President Jacob Zuma was a guest at the 2012 award ceremony.
(Images: The Presidency)
• Busi Mkhabele
Executive co-ordinator, BWASA
+27 11 486 3301
The five finalists for the 2013 Businesswoman of the Year awards are all trailblazers in their own right, forging careers in fields traditionally dominated by men.
Established back in 1980, the awards are held under the auspices of the Businesswomen’s Association of South Africa (BWASA), an organisation that promotes and empowers women in all spheres of business. It achieves this through various initiatives and opportunities that allow for personal growth and development, as well as offering a platform to network.
There are two categories – corporate and entrepreneurial – and according to BWASA, the programme is the only one that focuses specifically on women in business.
The five role models – two from the corporate sector and three entrepreneurs – were celebrated at an event in Johannesburg at the end of July. The two winners will be announced on 22 August – proceeds from this event will help to fund the organisation’s bursary programme.
The theme of this year’s programme is Footprints: women leaving a legacy, blazing a trail.
“The organisation is not just about recognising women, but about leaving a legacy,” said BWASA board member Mthunzi Mdwaba. “The companies that make up our membership are responsible for hundreds of jobs and billions of rands.”
The finalists are Cristina Texeira (CFO at Group Five); Ntombizine Madyibi (CFO of the East London industrial development zone); Thandi Ndlovu (CEO of the Motheo Construction Group); Elma von Plaster (owner of BP Stikland); and Shauneen Proctor (partner at ad agency Idea Engineers).
“This indicates the wealth and depth of talented women in this country who contribute to building our economy and strengthening our economic and development priorities.” said BWA president Liepollo Lebohang Pheko.
Last year’s winners were Dawn Rowland, CEO of marketing services group Aegis Media, and Margaret Hirsch, COE at home electronic, appliance and retail chain Hirsch’s. They joined an illustrious group of previous honourees that includes the late Maria Maponya, financial whiz Maria Ramos, and Nicky Newton-King, CEO of Johannesburg’s stock exchange.
Anyone can succeed
The finalists poured cold water on the myth that only the smartest and the best can succeed in life.
“It was hard work that got me to where I am today,” said Texiera, who is the only female CFO among the major construction and engineering companies in South Africa. “That, and taking every opportunity that arose. I wasn’t the brightest pupil, nor did I go to the best school.”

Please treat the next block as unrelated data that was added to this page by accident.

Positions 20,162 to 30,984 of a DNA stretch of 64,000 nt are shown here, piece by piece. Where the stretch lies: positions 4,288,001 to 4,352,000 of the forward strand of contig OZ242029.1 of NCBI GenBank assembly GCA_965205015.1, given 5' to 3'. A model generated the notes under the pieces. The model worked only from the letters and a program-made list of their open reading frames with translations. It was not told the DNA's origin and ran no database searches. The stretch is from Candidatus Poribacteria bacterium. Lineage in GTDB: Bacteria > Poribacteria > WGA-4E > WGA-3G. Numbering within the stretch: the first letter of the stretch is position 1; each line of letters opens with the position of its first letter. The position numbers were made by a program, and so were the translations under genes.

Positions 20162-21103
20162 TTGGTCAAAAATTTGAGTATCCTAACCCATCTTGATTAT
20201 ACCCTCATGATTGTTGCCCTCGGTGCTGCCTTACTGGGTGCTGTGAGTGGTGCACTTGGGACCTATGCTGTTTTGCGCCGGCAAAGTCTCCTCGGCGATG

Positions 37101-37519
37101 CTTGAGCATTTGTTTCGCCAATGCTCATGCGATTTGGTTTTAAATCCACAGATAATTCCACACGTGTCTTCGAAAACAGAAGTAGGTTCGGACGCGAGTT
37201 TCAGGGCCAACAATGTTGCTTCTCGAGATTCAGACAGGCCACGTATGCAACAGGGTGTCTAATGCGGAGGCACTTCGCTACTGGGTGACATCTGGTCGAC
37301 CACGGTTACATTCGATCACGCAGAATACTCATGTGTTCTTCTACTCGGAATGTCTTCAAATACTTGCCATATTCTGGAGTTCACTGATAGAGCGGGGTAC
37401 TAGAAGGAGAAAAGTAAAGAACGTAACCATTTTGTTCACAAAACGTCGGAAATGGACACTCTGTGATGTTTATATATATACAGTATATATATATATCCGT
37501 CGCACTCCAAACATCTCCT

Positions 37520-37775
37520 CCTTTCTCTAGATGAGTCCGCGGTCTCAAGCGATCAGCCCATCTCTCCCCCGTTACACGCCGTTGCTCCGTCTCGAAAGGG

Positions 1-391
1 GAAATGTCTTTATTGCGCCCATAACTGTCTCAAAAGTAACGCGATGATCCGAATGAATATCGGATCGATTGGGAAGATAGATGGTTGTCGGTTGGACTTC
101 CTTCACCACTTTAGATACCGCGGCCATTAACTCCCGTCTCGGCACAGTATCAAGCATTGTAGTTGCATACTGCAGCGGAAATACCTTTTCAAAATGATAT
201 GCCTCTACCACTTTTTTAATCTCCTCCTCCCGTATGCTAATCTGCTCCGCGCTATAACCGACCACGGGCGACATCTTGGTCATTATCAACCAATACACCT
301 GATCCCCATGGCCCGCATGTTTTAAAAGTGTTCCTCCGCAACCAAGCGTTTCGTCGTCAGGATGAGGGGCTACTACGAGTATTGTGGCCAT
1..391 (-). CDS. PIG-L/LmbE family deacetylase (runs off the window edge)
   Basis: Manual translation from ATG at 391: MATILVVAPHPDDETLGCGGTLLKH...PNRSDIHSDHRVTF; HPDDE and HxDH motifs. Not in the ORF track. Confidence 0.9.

She paid homage to her supportive parents, without whom, she said, she wouldn’t have got far. A strong support structure at home was critical, and she was also lucky to have encountered some unofficial mentors along the way.
Texeira encountered her biggest challenges later in her career, rather than at the start of it. Even in today’s world the boardroom can be male-dominated, and entering into this environment was daunting at first, she said.
“The organisation took a chance on me – I was young and inexperienced in terms of the requirement – but I was in the right time at the right place.”
She found that often, her male colleagues simply forgot that she was there – “For instance, sometimes an email is addressed to ‘gents’.”
She and Madyibi agreed that women can be sometimes overlooked in a predominantly male environment. And their needs are not always addressed – for instance, a lack of toilets for women on-site. These are all issues that need to be looked at as women venture further into unfamiliar territory.
It’s not true that the Eastern Cape has little in the way of success stories, said Madyibi. She came from a poor background and got herself out of that situation, she explained. “I was the first chairperson of the Black Management Forum in the Border region, and the first CFO of the East London industrial development zone (IDZ). That meant that I had to develop the strategy for finance, and design policies.”